Avantis Medical Systems, a technology provider in developing catheter-mounted digital imaging devices, has presented five new studies confirming that use of Third Eye Retroscope during colonoscopy procedures increases detection of adenomas and polyps.

According to Avantis, the studies showed that physicians were able to detect adenomas of all sizes in elderly and young patients using the Third Eye.

In a study entitled, ‘Single-Center Evaluation Of The Third Eye Retroscope: A Back-To-Back Study,’ (M1513), Dr Anke Leufkens, Universitair Medisch Centrum-Utrecht, Utrecht, The Netherlands, concluded that colonoscopy with the Third Eye Retroscope detected more polyps compared to colonoscopy alone. Results were from one center participating in the multi-center Third Eye Retroscope Randomized Clinical Evaluation (TERRACE) study.

Dr Bradley Creel, Baylor University Medical Center, Dallas, TX, who participated in the same TERRACE study, presented a study entitled, “Polyp Detection With A Retrograde-Viewing Device: A Tandem Colonoscopy Study,” (S1590), concluding that the Third Eye Retroscope can reveal polyps that are hidden from the forward-viewing colonoscope.

Led by Dr Kapil Gupta, Hennepin County Medical Center and University of Minnesota School of Medicine, Minneapolis, MN, in a study entitled, “Effectiveness Of Third Eye Retroscope In Detection Of Colonic Adenomas In Elderly Patients (greater than or equal to 65 Years)” (S1133), researchers concluded that the Third Eye is effective in detecting clinically significant medium and large-sized adenomas in addition to small adenomas and that the device provides at least as much benefit for patients older than 65 years of age as it does for younger patients.

Dr Manoj Mehta, NorthShore University HealthSystem, Evanston, IL, presented poster S1597, entitled, “Impact Of Endoscopist’s Cumulative Years Of Experience On Baseline Adenoma Detection Rates And Additional Yield Utilizing The Third Eye Retroscope.” Endoscopists were divided into groups based upon colonoscopy experience. The physicians with 11 – 20 years’ experience showed the highest yield for baseline adenoma detection and improved detection rates when using the Third Eye Retroscope along with the colonoscope.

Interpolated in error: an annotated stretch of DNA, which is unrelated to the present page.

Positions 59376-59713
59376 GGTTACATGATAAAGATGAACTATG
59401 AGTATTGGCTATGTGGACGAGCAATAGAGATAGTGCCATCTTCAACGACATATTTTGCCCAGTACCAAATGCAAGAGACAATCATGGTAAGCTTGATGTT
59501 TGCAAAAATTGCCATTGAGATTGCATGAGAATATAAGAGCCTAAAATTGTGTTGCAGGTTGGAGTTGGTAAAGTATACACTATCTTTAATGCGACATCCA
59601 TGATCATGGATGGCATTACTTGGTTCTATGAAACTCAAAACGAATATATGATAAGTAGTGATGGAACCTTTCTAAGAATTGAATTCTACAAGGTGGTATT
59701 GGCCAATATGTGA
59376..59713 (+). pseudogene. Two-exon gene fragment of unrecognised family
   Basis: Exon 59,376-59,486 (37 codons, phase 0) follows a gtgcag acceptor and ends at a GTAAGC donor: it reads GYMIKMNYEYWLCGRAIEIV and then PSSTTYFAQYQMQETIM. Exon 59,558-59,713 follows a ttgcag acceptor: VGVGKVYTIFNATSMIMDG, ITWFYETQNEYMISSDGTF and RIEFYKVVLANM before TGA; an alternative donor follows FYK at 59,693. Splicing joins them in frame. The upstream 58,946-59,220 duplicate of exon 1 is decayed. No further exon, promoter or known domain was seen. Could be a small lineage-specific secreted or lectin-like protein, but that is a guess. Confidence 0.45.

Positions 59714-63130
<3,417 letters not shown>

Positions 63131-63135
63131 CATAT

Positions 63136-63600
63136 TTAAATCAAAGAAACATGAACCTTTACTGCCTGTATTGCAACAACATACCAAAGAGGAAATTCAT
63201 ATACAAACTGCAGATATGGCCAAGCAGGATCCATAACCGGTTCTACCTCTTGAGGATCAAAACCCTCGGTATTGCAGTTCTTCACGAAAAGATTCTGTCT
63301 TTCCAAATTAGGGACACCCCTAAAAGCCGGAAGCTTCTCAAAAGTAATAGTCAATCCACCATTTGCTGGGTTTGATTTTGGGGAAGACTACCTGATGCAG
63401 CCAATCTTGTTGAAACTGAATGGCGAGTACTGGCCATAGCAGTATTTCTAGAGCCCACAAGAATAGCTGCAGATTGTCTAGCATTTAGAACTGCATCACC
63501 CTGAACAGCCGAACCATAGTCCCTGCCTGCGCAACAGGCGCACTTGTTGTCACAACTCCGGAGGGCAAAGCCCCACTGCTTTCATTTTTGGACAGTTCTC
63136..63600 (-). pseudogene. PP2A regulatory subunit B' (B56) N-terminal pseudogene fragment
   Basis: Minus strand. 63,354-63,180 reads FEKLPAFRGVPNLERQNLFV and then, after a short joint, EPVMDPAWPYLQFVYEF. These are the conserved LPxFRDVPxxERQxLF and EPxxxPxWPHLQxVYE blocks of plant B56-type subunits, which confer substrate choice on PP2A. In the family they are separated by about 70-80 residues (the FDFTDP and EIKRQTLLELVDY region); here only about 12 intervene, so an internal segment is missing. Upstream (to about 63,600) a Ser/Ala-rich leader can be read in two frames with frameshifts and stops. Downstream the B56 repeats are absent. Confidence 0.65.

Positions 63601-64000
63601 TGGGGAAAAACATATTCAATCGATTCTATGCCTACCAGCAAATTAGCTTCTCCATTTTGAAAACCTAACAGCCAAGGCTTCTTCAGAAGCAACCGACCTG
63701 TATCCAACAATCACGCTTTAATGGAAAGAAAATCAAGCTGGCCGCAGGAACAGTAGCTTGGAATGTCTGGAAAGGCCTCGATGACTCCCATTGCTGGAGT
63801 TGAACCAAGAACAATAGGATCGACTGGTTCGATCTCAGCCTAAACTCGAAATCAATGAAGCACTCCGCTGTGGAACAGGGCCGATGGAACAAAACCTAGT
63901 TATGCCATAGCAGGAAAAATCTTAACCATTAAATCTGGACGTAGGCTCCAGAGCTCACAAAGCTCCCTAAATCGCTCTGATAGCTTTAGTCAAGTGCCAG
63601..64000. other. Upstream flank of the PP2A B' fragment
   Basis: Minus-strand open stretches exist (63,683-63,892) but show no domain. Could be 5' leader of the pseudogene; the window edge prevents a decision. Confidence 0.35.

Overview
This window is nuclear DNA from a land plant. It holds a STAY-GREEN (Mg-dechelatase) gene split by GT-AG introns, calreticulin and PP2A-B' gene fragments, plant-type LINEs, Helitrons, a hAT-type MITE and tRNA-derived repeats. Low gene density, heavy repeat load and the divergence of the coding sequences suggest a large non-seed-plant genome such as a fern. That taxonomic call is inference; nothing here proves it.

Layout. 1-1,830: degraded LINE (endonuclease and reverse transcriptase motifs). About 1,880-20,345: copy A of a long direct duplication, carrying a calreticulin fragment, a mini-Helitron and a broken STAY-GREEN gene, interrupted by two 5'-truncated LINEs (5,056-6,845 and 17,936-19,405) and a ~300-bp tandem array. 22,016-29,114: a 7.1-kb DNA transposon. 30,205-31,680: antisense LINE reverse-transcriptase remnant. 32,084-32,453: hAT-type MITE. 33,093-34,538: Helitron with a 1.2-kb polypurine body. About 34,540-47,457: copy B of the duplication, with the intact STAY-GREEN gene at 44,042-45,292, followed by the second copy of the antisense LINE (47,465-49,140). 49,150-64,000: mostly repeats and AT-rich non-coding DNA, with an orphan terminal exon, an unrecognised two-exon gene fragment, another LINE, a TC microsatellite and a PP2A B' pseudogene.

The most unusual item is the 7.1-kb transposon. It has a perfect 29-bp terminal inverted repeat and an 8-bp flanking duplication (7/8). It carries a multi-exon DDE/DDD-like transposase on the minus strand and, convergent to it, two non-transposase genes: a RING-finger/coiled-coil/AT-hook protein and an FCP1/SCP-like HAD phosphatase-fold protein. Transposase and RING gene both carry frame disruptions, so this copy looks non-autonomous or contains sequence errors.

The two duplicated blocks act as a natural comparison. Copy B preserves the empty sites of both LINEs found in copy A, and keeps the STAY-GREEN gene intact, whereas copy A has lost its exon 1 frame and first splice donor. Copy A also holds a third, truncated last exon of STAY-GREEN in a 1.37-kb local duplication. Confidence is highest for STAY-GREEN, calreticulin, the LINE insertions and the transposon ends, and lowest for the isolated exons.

Dr Luis Lara, Baylor University Medical Center, presented, “Effects Of Indication For Colonoscopy And Time Since Previous Colonoscopy On Adenoma Detection Rates Using The Third Eye Retroscope” (S1593), concluding that use of the Third Eye Retroscope increased detection rates for adenomas and all polyps regardless of whether the indication for the procedure was for screening, for surveillance in follow-up of previous polypectomy or for diagnostic work-up of symptomatic patients.

Avantis said that the Utrecht site analyzed 46 patients divided between two groups where the first group underwent a first procedure with the colonoscope alone and a second procedure with the colonoscope along with Third Eye Retroscope. The other group had Third Eye colonoscopy followed by a second procedure with the colonoscope alone. Compared to using the colonoscope alone, the Third Eye Retroscope improved detection rates by 82.8% for all polyps and 53.2% for adenomas.

Avantis also reported the launch of its Third Eye Retroscope, which offers improved optical resolution, a smaller profile that allows the Third Eye camera and catheter to be introduced into accessory channels of even the smallest available colonoscopes and PAL video standard compatibility for use within markets outside of the US.

Scott Dodson, president and CEO of Avantis Medical, said: “Over the last few years, Avantis has worked closely with leading gastroenterologists from around the world to produce a portfolio of quality clinical data that we believe supports broader adoption of the Third Eye as an essential complement to colonoscopy. We look forward to seeing the Third Eye playing a greater role in helping to reduce the incidence of colorectal cancer.”

Jack Higgins, chief medical officer of Avantis Medical, said: “These data confirm that the Third Eye Retroscope improves adenoma detection rates during colonoscopy, the current gold standard for colon cancer screening. These data, combined with an already large body of well-controlled clinical trial data, validate the Third Eye Retroscope’s potential as an essential tool in colorectal cancer screening.”